Data Addict

Startups, Self Quantification, and Internet Culture


Why You Should Refuse to Build a Startup on Content

As web business models go, content is well understood: you produce something of value and then monetize through ads, lead generation, or just charging for what you produce. I refuse to start a new business based on selling content and so should you. Here’s why:

1) It Doesn’t Pay

The web has produced such an abundance of content, and simultaneously failed to fix micro-transactions, that the expected value of any specific information has fallen to zero. There are isolated niches in which content is still worth money, but they are becoming fewer and father between [1]. As a test of this mindset: would you be reading this right now if I had asked you to pay me even $0.10 for the privilege?

The result of this change is that the average piece of content is worth almost nothing. This means that most people in the US can’t make a living wage producing content. If you are a good developer, for instance, your time is worth many times more producing code than it is producing content of almost any type.

2) Producing Content is Unpleasant Work

Some people have realized that content has become too expensive to have people keep producing it. These new content companies (like Demand Media) are highly profitable while traditional content producers (like newspapers) wither and die. Algorithms will be increasingly important in content creation, and they do it just well enough to invite a click and then frustrate you into (hopefully) clicking an ad. Sites like and Mahalo flood search results with just-good-enough information at scale and it’s hard to beat companies that wield hundred of millions of links.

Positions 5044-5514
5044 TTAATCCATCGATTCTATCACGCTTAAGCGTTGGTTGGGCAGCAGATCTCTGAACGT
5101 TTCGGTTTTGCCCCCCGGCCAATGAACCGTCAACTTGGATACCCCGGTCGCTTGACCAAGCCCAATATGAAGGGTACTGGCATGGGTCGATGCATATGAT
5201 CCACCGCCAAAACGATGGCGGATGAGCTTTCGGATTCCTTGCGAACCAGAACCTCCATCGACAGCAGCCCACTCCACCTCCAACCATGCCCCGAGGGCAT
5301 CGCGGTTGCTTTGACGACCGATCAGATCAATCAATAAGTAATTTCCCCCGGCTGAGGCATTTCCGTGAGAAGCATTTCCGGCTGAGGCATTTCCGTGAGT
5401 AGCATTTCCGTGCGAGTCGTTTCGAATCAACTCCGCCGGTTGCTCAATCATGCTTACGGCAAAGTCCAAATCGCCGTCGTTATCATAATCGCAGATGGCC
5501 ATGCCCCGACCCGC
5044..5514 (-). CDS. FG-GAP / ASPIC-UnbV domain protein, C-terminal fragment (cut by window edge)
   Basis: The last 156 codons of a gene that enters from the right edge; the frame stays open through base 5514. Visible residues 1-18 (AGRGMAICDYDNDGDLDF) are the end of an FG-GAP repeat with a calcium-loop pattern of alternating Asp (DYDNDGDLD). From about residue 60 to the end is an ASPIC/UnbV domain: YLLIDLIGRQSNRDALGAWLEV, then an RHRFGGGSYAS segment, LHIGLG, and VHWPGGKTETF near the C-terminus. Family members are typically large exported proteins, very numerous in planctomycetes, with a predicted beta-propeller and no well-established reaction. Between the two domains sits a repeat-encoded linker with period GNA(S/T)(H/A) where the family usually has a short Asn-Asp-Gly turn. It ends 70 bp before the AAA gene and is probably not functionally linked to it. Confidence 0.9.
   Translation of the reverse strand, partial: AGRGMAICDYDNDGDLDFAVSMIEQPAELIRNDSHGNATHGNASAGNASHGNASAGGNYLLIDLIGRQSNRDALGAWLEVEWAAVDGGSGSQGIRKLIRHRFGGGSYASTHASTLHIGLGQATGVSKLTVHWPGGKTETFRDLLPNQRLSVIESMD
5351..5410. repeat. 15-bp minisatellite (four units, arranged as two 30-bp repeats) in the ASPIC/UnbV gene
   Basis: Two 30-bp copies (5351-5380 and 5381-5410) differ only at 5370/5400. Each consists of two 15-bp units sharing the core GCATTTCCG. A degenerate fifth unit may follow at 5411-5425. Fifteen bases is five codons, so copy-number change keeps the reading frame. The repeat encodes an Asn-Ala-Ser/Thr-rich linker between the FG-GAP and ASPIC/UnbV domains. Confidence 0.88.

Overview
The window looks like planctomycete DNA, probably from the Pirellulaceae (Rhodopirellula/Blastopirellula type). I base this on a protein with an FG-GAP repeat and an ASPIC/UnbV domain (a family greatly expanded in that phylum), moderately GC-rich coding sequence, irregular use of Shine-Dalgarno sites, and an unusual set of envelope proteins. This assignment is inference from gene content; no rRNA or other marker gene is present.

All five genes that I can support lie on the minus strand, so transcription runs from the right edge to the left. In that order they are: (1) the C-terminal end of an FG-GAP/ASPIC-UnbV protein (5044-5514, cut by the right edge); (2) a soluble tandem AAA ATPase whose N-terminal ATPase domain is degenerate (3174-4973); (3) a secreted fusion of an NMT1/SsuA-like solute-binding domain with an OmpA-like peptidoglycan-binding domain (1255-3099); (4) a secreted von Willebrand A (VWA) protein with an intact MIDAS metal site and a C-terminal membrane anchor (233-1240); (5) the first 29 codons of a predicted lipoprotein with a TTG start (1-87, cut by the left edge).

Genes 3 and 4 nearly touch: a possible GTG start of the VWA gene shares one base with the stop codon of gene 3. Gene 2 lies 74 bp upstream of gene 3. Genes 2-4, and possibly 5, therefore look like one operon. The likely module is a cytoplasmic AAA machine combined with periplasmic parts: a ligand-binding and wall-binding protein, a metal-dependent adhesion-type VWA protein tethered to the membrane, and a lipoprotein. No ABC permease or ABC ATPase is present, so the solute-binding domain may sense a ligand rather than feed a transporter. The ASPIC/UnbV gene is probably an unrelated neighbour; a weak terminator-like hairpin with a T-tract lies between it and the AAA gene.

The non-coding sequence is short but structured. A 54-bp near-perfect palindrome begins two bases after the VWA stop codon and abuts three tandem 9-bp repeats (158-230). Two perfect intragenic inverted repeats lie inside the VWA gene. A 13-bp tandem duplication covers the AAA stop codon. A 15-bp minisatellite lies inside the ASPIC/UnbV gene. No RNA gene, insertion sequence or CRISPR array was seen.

With that as your competition, you are forced to create bad/mediocre content as quickly as possible. Producing content is therefore a race to the bottom in which you must compete with the lowest paid global workers to produce bad content as quickly as possible. I don’t want to make anything that sucks, much less in large quantities.

3) There Aren’t Any Interesting Problems

You could argue that monetizing content in a sustainable way is an interesting problem, but I would beg to differ. Creating ever-more complex link farms at scale isn’t my idea of doing great work. And past that problem, producing content is essentially the same process as it was 500 years ago. I do not mean to imply that creating good content is easy, but the problem is well understood, labor intensive, and has reached a level of development where success is defined more by cutting input costs than by creating better outputs.

4) Piracy Exists

But just for the sake of argument, let’s ignore everything above. If you have a real itch to write the next revolutionary book of jQuery tutorials, there’s the issue of piracy. Despite misguided legislation attempting to curb the behavior, piracy is easier today than it was when I downloaded my first MP3 on Napster in 2001. If it’s easy to take from you and all you have is takeable, you are in a position of extreme vulnerability.

Again, there are content businesses that make money, but you’ll notice such businesses are almost always established B2B companies operating in specialized markets where the liability of piracy is higher than the cost of acquiring material.

This Situation Is Deplorable

I say all of this with the greatest sadness. If people can’t make ends meet producing good content, the world is a poorer place. I won’t really miss another review of the iPad 9, but I will miss proper journalism. I just finished reading the book 1491. It was both enthralling and breathtaking in the scope of research that went into it. But reading it was a guilty pleasure because I knew the author had to take a huge gamble to write the book, and his odds of making money on his investment were poor. If societies lose people that make it their business to seek truth and produce content, those societies become worse. Just as one example, Watergate was only exposed because 2 Washington Post journalists spent more than three years researching and seeking truth full time. I want to live in a world where people like that can feed their children.

At the same time, I realize I’m not prepared to devote 10 years fighting this issue, and so I refuse to start a company based upon content, and I think if you realistically evaluate the costs, you will too.


[1] I can imagine a number of niche B2B content business models in which you charge for access to highly specialized technical information that changes a great deal. Perversely, one such content business model is law, which doesn’t produce any economic value, merely re-allocating resources between parties.

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